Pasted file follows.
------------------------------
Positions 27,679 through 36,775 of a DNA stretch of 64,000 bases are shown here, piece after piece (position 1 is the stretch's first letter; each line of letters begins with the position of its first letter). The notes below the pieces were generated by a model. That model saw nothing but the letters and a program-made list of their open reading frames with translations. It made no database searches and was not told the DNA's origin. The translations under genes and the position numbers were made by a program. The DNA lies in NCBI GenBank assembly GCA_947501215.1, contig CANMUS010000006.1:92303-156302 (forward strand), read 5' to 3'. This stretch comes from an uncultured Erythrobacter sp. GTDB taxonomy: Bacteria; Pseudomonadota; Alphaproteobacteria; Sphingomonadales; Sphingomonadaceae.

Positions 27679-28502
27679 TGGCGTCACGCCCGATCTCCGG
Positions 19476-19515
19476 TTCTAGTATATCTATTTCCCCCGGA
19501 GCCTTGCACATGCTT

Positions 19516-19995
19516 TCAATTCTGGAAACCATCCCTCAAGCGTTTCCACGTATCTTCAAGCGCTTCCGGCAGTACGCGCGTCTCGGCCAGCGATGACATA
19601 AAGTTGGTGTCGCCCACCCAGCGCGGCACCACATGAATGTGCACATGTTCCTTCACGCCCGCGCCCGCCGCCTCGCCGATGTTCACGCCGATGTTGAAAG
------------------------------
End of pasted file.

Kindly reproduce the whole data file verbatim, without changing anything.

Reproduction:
Positions 27,679 through 36,775 of a DNA stretch of 64,000 bases are shown here, piece after piece (position 1 is the stretch's first letter; each line of letters begins with the position of its first letter). The notes below the pieces were generated by a model. That model saw nothing but the letters and a program-made list of their open reading frames with translations. It made no database searches and was not told the DNA's origin. The translations under genes and the position numbers were made by a program. The DNA lies in NCBI GenBank assembly GCA_947501215.1, contig CANMUS010000006.1:92303-156302 (forward strand), read 5' to 3'. This stretch comes from an uncultured Erythrobacter sp. GTDB taxonomy: Bacteria; Pseudomonadota; Alphaproteobacteria; Sphingomonadales; Sphingomonadaceae.

Positions 27679-28502
27679 TGGCGTCACGCCCGATCTCCGG
Positions 19476-19515
19476 TTCTAGTATATCTATTTCCCCCGGA
19501 GCCTTGCACATGCTT

Positions 19516-19995
19516 TCAATTCTGGAAACCATCCCTCAAGCGTTTCCACGTATCTTCAAGCGCTTCCGGCAGTACGCGCGTCTCGGCCAGCGATGACATA
19601 AAGTTGGTGTCGCCCACCCAGCGCGGCACCACATGAATGTGCACATGTTCCTTCACGCCCGCGCCCGCCGCCTCGCCGATGTTCACGCCGATGTTGAAAG